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Jaffa

Jaffa views the Israeli/Palestinian conflict through the lens of young love. —Matt Anderson (DVD review...)

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Like Wes Anderson’s last film Rushmore, The Royal Tenenbaums is sure to be a big hit with critics and offbeat audiences. Count me among their number, but let me qualify my praise with a dose of devil’s advocacy.

The Royal Tenenbaums, like Rushmore, has quirky characters made even quirkier by symmetrical, head-on cinematography and unexpected edits. There are some very funny visual gags, like the Gypsy Taxicabs that appear throughout, or the valentine-pink interior of the Tenenbaum house.

But I can’t shake the feeling that Wes Anderson is trying a little too hard to be offbeat. His is a forced quirkiness, still funny and artful, but not so much as if it were a more honest, naturally-occurring form of eccentricity.

Meet the Tenenbaums

Bill Murray livens things upGene Hackman plays Royal Tenenbaum, and his family makes up the universe of this film. Everyone in the film seems to have written a book, and as each character is introduced, his or her book is flashed on the screen.

Etheline Tenenbaum (Anjelica Huston) wrote a book about her genius children. After they grow up, she becomes an archaeologist who unearths human skeletons in urban(!) dig sites. Her accountant and boyfriend is Henry Sherman (Danny Glover), whose electric blue velvet jacket offsets his white hair and humorless demeanor.

Ben Stiller, Luke Wilson, and Gwyneth Paltrow round out the cast as the Tenenbaum children, now scattered and miserable. Once geniuses, all are now failures. Little Chas used to broker real estate deals and breed dalmatian mice, but now he’s down on his luck. Richie was a professional tennis player, whose career ended spectacularly the day his sister Margot, the prize-winning playwright, married neurologist Raleigh St. Clair (Bill Murray). And when Margot gets bored with Raleigh, she has a fling with the Tenenbaum’s lifelong neighbor and friend Eli (Owen Wilson, who co-wrote and co-produced).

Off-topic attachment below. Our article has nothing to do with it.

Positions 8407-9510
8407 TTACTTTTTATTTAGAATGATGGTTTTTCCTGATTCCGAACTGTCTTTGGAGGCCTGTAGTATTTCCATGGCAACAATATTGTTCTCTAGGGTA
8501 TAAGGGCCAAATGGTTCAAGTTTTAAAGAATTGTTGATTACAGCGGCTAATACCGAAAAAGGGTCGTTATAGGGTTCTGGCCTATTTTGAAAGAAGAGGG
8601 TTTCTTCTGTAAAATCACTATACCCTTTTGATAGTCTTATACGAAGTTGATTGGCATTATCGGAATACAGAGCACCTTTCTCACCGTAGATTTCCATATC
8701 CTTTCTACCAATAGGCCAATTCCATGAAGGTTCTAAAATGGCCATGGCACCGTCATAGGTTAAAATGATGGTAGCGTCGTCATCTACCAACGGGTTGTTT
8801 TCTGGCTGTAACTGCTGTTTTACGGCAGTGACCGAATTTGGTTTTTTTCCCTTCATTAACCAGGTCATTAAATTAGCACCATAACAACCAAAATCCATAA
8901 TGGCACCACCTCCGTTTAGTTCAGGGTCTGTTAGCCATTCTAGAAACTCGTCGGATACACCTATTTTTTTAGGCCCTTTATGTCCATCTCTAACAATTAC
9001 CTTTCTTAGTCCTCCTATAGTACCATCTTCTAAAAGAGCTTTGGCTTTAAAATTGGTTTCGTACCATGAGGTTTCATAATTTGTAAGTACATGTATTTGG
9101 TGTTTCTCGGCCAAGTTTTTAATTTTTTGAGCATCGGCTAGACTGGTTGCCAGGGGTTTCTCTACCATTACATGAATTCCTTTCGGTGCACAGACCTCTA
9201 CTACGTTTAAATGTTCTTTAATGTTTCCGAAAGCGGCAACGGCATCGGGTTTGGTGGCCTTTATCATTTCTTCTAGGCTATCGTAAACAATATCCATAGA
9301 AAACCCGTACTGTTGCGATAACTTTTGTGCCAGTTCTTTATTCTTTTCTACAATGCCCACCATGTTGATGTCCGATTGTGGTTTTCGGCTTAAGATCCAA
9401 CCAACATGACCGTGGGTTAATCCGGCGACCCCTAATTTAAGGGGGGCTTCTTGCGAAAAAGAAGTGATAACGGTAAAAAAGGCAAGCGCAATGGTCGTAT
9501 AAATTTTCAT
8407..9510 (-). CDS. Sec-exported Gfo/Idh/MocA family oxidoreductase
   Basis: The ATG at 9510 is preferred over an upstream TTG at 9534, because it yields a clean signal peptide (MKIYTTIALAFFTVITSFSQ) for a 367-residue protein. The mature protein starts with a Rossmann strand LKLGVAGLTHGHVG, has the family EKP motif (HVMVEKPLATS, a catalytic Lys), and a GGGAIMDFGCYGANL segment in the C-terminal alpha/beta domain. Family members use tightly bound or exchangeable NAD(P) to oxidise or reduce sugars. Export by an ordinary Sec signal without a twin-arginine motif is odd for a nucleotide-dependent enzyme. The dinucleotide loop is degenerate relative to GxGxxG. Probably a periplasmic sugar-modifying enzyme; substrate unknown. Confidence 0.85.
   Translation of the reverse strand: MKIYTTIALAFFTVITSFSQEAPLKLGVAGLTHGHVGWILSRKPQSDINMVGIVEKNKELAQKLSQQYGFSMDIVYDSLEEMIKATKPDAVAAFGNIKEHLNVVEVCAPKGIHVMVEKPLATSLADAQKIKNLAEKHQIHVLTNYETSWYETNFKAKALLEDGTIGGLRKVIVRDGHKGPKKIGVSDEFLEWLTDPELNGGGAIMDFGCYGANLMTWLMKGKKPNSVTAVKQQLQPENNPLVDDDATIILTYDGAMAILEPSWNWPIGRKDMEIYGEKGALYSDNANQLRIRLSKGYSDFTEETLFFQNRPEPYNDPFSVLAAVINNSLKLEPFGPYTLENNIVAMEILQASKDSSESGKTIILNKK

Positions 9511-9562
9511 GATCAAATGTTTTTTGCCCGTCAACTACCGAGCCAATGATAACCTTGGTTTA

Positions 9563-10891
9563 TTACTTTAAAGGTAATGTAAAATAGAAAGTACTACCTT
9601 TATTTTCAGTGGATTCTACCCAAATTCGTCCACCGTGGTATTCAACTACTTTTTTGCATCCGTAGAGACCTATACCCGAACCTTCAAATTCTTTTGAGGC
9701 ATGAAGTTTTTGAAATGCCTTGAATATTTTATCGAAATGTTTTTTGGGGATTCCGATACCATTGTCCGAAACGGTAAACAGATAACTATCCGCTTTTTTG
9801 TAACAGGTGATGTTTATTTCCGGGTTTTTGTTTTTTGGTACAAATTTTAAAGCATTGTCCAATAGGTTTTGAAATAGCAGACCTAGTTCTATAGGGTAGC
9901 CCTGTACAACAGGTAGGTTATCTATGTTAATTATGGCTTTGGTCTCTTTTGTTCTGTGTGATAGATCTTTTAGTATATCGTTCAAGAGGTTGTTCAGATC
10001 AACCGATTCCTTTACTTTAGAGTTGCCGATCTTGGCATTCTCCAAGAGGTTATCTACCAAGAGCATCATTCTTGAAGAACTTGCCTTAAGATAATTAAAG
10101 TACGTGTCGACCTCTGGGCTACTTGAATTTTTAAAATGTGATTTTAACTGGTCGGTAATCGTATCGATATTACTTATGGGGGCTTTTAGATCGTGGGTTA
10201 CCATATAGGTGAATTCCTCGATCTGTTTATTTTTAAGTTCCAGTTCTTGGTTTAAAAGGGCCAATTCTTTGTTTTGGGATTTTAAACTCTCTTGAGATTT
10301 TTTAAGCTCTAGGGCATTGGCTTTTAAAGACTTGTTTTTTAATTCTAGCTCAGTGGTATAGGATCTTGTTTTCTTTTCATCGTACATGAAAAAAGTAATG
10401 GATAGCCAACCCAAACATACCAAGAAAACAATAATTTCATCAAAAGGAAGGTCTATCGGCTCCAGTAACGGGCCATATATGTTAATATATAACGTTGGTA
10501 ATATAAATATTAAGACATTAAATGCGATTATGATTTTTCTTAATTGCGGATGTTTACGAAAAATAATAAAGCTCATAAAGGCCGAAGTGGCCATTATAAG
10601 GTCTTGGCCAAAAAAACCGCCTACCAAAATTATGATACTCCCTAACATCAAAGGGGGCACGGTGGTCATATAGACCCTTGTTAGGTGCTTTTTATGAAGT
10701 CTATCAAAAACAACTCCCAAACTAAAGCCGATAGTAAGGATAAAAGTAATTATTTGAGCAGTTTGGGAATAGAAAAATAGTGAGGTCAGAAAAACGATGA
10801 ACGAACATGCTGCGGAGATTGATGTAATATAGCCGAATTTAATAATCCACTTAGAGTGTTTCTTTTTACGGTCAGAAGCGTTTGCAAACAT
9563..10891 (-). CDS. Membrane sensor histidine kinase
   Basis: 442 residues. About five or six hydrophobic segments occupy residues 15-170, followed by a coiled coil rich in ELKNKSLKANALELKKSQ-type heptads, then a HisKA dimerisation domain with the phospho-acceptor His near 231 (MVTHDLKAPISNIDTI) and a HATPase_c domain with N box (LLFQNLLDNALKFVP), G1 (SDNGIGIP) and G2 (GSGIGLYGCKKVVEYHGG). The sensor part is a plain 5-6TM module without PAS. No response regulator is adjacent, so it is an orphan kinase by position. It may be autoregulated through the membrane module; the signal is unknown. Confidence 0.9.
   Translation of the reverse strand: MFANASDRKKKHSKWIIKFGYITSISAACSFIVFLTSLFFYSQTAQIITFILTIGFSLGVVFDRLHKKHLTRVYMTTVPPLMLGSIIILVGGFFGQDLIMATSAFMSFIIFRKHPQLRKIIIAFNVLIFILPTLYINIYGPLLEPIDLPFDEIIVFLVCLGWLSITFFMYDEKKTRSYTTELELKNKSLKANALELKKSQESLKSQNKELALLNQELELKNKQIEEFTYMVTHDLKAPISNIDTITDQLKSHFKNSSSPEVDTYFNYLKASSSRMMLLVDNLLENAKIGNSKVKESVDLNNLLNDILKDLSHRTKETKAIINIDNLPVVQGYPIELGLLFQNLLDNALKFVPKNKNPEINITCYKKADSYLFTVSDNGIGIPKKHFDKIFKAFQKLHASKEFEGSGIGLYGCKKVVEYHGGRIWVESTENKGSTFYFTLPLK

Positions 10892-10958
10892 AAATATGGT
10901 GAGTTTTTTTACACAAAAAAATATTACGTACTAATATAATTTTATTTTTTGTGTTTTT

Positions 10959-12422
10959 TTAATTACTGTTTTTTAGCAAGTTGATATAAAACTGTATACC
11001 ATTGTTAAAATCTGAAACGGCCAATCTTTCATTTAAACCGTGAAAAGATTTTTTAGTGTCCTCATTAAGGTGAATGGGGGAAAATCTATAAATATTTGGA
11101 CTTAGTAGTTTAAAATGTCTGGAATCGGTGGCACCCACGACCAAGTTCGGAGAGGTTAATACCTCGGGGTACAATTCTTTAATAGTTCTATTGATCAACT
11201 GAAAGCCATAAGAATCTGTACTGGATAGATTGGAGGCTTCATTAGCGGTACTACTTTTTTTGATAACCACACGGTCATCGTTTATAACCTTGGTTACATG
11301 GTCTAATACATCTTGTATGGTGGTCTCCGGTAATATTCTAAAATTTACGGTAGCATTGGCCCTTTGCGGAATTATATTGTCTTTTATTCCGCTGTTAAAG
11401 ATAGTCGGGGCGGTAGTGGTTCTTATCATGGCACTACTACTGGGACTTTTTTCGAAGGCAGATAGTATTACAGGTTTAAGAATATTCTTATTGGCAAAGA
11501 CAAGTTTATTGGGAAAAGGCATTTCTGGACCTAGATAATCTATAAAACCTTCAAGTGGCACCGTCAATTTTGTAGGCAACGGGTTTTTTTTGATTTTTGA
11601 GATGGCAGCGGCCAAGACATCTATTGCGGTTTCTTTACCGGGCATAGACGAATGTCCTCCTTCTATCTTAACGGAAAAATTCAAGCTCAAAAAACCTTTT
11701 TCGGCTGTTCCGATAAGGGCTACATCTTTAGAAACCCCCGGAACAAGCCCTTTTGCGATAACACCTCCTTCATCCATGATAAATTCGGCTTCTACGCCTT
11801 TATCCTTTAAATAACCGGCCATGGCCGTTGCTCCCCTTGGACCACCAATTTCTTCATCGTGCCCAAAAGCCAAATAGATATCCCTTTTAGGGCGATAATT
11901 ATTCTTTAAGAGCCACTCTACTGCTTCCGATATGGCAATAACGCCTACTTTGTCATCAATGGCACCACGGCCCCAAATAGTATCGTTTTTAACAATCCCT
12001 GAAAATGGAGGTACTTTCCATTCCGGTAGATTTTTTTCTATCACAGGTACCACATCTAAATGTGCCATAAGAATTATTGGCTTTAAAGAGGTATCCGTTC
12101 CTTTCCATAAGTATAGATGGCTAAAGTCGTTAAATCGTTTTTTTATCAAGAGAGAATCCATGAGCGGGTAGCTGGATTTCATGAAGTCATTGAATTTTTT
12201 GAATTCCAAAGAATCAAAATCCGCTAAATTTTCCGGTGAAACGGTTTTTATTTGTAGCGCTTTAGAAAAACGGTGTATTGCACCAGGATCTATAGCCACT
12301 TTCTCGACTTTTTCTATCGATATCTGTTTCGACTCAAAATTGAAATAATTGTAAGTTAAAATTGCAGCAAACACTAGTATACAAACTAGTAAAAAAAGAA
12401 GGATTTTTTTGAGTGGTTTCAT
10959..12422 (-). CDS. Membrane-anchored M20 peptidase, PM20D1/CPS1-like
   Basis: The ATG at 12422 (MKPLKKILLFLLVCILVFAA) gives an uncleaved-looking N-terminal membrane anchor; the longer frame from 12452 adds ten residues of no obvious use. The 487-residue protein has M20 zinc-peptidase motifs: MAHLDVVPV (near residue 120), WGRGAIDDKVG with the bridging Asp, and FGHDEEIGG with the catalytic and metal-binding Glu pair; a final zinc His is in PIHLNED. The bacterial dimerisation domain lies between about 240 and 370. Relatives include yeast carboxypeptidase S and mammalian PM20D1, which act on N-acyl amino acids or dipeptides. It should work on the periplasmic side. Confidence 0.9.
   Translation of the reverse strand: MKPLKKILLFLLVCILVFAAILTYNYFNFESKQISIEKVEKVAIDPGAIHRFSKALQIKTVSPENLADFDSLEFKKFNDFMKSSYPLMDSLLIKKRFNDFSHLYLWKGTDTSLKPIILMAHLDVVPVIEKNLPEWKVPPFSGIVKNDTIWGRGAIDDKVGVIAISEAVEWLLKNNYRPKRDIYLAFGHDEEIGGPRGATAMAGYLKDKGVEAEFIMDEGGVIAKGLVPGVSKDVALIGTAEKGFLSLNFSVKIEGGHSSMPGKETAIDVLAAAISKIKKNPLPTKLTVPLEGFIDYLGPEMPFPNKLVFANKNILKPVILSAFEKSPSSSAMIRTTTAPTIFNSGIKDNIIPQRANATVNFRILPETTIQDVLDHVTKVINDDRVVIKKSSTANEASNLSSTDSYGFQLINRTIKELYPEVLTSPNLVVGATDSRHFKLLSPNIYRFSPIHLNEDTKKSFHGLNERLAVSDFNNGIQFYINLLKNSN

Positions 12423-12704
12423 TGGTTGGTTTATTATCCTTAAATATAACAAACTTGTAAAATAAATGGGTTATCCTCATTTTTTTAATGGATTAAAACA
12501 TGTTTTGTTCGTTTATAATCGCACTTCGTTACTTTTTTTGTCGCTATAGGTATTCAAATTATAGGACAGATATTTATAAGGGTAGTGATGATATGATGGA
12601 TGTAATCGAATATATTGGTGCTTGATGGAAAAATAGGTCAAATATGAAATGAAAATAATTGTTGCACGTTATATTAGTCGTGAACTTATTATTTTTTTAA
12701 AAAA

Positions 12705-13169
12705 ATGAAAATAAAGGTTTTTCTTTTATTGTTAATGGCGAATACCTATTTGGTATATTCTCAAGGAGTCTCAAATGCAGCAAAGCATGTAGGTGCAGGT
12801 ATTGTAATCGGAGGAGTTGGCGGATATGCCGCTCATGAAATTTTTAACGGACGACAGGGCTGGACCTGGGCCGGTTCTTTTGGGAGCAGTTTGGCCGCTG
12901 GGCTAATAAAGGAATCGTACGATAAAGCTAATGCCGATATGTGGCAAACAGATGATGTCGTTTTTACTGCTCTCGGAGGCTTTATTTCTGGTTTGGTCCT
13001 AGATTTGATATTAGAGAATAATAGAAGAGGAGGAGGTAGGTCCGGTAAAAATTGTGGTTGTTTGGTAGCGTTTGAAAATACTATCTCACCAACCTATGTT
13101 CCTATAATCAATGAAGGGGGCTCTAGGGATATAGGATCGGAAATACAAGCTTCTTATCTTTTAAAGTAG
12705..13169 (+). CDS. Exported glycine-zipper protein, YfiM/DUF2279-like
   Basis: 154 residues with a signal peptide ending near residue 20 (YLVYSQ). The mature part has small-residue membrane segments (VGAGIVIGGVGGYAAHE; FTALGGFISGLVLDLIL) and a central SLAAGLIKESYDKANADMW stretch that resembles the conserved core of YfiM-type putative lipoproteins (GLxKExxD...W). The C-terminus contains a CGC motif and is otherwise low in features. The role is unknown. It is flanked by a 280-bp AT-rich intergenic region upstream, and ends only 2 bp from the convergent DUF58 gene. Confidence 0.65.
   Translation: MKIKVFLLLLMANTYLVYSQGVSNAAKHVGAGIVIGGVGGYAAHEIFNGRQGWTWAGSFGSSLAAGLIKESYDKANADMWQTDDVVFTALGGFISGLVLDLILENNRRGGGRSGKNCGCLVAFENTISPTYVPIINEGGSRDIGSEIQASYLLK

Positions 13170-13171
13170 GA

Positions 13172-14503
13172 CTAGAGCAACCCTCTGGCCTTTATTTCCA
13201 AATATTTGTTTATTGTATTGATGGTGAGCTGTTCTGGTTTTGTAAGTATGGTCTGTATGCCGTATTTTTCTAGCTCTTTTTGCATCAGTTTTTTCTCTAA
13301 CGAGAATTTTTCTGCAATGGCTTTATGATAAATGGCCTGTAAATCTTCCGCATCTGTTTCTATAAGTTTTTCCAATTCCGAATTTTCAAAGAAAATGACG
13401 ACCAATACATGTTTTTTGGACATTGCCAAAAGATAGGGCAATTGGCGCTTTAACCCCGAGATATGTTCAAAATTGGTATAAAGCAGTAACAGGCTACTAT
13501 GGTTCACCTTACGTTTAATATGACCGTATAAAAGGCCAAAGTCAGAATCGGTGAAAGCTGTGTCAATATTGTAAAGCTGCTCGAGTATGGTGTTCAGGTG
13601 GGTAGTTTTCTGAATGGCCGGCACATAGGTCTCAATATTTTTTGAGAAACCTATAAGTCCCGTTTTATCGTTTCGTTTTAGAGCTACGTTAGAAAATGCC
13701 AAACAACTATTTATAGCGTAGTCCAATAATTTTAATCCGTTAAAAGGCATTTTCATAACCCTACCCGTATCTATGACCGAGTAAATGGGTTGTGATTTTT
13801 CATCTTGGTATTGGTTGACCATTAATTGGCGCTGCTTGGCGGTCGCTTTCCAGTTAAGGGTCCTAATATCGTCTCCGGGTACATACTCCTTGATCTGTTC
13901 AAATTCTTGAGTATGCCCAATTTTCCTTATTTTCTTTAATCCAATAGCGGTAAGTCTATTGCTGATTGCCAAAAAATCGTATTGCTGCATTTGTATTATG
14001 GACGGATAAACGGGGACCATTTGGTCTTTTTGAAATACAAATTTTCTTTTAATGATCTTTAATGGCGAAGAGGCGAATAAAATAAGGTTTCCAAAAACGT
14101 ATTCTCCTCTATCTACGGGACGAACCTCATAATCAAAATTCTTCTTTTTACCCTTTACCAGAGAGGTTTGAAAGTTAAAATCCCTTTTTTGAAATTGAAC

All these characters have gone their separate ways (including Royal, who moved out after the divorce), but they converge again in the family home when Royal feigns terminal cancer.

All in the Family

Feigning cancer is a pretty lousy thing to do to your family, but Royal’s intentions are noble. He’s sorry for not being a better father and husband, and he wants to patch things up. His remorse is sincere and his desire to set things right is genuine. “Can’t somebody be a shit their whole life and try to repair the damage,” he asks.

Although Royal is apologetic, he is not entirely changed. He hasn’t stopped being a shit. To him, being a good grandfather means committing misdemeanors with the little ones. And if he can buy acceptance or love, that’s as good as earning it. Still, the movie forgives him because his heart is in the right place.

Like Royal, most of the other Tenenbaums have something to regret, and they blame their family for their problems. Like Royal, ironically, family is where they turn for help. Richie needs to open up to Margot. Chas needs to work things out with Royal. Margot needs to feel like she belongs. And home is where it all has to happen.

Wes-Heads

Anderson assembles a dream cast. The sheer star power of The Royal Tenenbaums should be enough to draw audiences, even without Anderson’s sense of style or the film’s comic finesse. But Anderson overshadows them all with his outrageous style.

With Anderson, style is all-important. Everything on screen is richly colored and all the sets are densely packed (how many Milton Bradleys did you spot in the closet?). With Anderson’s films, chaos reigns and critics revere.

But Anderson tries so hard to fill the screen with jokes that it is difficult to connect with the characters. Anderson acknowledges this criticism, and he makes a special effort to make The Royal Tenenbaums more emotionally honest than his previous films. Even so, the emotion is still mostly lost among the sight gags, the garish pink sets, the bright red jogging suits, and the tight gray polyester pants.

I hope Anderson keeps evolving, either finding a more even mix between quirk and empathy, or abandoning empathy altogether. Either way, I’ll be looking forward to his future projects. Hopefully they’ll be even better than The Royal Tenenbaums.